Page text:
A hurricane sweeps off the Gulf of Mexico and, in the back country of Alabama, assembles a passenger jet out of old bean cans and junkyard waste. This piques the interest of the enigmatic Directorate of the Extremely Improbable. Their fascination with this random event sets into motion a madcap caper that will bring together a hilarious cast of characters, including an eccentric mathematician, last heard of investigating the physics of free will; a lovelorn Cambridge postgraduate who has set off to America with a ring in his pocket and hope in his heart; and a member of the Directorate with no capacity for imagination. What ensues is a chaotic chase across a fully realized, hyper-real America, haunted by madness, murder, mistaken identity, and conspiracy.
The Coincidence Engine is a lively, boisterous debut that heralds the arrival of a major new talent.
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- Anna Mallett
Okay story, TERRIBLE narration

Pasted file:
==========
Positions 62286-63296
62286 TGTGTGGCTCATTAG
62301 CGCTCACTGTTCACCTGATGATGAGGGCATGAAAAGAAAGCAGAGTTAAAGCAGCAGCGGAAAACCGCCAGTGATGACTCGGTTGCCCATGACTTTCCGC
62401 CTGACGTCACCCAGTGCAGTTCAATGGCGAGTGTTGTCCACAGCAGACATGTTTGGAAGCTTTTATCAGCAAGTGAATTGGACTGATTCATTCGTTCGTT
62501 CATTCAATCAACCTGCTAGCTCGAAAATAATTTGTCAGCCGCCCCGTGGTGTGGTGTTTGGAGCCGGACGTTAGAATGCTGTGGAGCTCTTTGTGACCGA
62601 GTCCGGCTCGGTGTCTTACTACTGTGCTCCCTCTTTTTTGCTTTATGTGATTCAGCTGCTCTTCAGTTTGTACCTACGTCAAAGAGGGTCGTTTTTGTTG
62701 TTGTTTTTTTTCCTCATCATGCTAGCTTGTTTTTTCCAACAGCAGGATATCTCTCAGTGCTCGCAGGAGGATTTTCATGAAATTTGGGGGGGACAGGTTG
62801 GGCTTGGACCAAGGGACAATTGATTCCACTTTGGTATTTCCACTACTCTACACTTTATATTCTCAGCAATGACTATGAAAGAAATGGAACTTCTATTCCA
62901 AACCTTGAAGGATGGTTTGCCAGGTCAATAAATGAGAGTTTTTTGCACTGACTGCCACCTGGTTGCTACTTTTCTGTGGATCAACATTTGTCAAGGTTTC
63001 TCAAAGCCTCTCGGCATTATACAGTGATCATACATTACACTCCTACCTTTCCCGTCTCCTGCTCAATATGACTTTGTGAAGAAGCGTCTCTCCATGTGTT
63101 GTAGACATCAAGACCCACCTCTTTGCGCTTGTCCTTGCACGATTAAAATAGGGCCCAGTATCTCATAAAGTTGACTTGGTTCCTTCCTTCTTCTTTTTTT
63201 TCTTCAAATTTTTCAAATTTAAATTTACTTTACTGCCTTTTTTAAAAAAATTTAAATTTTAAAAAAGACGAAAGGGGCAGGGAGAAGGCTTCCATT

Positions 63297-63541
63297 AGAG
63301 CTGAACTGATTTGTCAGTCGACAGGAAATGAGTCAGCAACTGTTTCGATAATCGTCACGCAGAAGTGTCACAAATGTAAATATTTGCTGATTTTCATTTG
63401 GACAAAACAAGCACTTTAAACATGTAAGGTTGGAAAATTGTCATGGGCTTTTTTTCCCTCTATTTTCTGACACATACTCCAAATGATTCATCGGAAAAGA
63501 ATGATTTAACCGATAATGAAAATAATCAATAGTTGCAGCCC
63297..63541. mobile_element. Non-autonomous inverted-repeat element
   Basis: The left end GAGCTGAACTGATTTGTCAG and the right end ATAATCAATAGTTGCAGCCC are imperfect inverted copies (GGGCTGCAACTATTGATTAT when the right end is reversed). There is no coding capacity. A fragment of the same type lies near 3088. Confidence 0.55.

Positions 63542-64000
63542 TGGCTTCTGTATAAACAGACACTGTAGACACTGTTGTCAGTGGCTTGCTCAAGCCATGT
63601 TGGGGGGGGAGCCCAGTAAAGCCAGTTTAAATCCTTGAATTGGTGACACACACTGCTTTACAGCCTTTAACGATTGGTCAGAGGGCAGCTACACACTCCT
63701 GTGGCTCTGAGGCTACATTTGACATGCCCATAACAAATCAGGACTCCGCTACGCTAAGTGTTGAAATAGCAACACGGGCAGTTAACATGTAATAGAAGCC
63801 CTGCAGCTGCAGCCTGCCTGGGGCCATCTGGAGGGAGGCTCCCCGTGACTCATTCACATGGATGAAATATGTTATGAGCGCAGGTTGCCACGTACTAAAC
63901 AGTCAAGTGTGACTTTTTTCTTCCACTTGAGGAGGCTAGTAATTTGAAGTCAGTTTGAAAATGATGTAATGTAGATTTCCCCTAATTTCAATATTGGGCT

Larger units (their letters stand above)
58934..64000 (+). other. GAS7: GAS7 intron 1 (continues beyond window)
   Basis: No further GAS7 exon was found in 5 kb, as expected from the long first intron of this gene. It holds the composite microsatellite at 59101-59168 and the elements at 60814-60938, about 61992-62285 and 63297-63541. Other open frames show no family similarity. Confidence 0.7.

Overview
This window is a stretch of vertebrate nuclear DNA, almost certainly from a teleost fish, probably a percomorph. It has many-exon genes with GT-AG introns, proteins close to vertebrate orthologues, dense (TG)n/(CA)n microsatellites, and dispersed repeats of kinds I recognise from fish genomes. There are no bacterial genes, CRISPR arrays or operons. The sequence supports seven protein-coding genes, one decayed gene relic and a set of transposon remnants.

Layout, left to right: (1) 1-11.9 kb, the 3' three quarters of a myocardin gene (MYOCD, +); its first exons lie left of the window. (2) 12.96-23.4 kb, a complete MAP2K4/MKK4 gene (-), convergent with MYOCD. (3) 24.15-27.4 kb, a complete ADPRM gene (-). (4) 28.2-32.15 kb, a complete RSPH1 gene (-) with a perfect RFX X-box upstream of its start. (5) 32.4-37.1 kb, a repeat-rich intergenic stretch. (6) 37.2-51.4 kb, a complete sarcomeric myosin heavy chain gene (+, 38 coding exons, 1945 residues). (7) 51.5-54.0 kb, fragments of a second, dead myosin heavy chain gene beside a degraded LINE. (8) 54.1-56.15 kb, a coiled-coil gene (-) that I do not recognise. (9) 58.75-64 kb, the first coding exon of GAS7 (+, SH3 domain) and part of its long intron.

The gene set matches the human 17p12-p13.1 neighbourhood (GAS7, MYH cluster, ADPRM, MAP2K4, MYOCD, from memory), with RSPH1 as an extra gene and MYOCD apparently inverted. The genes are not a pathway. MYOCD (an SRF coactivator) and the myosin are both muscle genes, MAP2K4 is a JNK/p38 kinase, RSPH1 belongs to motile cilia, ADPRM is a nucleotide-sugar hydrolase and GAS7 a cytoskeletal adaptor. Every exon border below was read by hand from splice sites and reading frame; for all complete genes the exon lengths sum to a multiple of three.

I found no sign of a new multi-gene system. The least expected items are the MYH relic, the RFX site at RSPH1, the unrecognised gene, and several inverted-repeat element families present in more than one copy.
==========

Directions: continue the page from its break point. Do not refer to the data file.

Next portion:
The story has a great premise and starts off well, but the plot sags a lot towards the middle and end. I get the impression that the author wasn't entirely sure whether he was aiming for quirky humour in the vein of Douglas Adams or a more serious novel with deeper philosophical themes, and as a consequence doesn't quite hit either mark, resulting in a confusing story that's tonally all over the place. Nevertheless there are some interesting concepts here even if many are underdeveloped, and it's a moderately entertaining read. Unfortunately, the Audible narration is dreadful and really lets the book down. The narrator's voice isn't suited to the narrative style, the acting during dialogue sections is terrible, and American characters constantly switch between (a very poor imitation of) a US accent and a British one, often mid-sentence. Several parts I felt would have been funny or clever had I not been too distracted by the narration to be able to appreciate them as much as they deserved. Get a physical or ebook version instead so you can enjoy the story properly.
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